Though Republicans in recent years have harnessed the political power of these open mic, face-the-music sessions, people from both parties say they are noticing a decline in the number of meetings. They also say they are seeing Congressional offices go to greater lengths to conceal when and where the meetings take place.
“The whole thing is very anti-democratic, and it’s classic behavior of entrenched insiders,” said Matt Kibbe, the president of FreedomWorks, a Tea Party group that in 2009 helped send legions of demonstrators to town halls. Now, it is trying to draw out seemingly reluctant members by staging public events like mock meet-your-lawmaker meetings with empty chairs. “We’ve lost that Rockwell image of citizen participation in democracy.”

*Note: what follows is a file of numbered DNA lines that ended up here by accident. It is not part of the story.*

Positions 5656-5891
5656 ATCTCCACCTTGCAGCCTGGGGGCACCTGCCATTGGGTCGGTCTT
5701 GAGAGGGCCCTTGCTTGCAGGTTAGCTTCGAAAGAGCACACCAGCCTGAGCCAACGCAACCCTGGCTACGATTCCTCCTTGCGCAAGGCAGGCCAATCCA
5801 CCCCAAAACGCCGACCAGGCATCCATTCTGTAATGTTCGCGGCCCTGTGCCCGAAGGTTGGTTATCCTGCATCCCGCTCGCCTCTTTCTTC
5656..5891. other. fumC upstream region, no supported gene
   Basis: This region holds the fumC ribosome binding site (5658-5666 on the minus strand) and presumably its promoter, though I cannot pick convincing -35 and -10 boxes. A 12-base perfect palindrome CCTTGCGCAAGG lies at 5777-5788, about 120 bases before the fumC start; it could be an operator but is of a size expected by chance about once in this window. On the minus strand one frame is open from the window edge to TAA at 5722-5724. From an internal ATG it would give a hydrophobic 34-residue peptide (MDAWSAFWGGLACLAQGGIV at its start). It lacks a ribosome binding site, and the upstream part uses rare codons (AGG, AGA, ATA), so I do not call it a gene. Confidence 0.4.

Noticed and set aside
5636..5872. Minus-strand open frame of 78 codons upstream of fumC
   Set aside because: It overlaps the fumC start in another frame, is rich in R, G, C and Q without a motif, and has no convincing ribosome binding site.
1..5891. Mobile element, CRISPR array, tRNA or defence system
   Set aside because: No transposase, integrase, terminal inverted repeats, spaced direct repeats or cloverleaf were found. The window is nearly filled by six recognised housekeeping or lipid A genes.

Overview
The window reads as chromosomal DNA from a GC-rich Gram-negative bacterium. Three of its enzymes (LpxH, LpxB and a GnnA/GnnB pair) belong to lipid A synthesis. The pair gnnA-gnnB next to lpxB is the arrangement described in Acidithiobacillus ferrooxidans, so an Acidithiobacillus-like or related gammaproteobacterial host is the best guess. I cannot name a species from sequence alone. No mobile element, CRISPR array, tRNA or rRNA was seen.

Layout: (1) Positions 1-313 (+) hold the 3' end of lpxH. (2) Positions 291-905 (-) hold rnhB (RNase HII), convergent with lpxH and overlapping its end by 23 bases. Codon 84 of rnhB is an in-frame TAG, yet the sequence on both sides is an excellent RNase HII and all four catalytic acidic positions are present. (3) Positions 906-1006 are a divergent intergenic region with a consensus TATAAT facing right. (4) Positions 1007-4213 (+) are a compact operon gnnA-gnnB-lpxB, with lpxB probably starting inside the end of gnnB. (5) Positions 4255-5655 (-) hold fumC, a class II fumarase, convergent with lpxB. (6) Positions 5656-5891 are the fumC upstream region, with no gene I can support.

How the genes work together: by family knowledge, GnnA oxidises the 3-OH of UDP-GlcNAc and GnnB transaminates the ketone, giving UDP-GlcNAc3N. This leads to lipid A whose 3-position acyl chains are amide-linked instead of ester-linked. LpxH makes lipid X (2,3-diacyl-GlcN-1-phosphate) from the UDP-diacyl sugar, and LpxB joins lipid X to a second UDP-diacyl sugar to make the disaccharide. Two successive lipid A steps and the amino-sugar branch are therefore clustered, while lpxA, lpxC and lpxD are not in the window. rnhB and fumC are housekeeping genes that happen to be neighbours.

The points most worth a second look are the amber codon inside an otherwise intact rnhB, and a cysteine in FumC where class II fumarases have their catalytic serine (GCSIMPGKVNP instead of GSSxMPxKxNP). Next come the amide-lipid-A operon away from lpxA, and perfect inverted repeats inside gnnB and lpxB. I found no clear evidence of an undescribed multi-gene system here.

With memories of those angry protests still vivid, it seems that one of the unintended consequences of a movement that thrived on such open, often confrontational interactions with lawmakers is that there are fewer members of Congress now willing to face their constituents.
Members of Congress and their aides were reluctant to talk about the lack of town halls on the record, mindful of the pressure from liberal and conservative groups alike. “Ninety percent of the audience will be there interested in what you have to say,” one Senate Republican aide said. “It’s the other 5 or 10 percent who aren’t. They’re there to make a point and, frankly, to hijack the meeting.”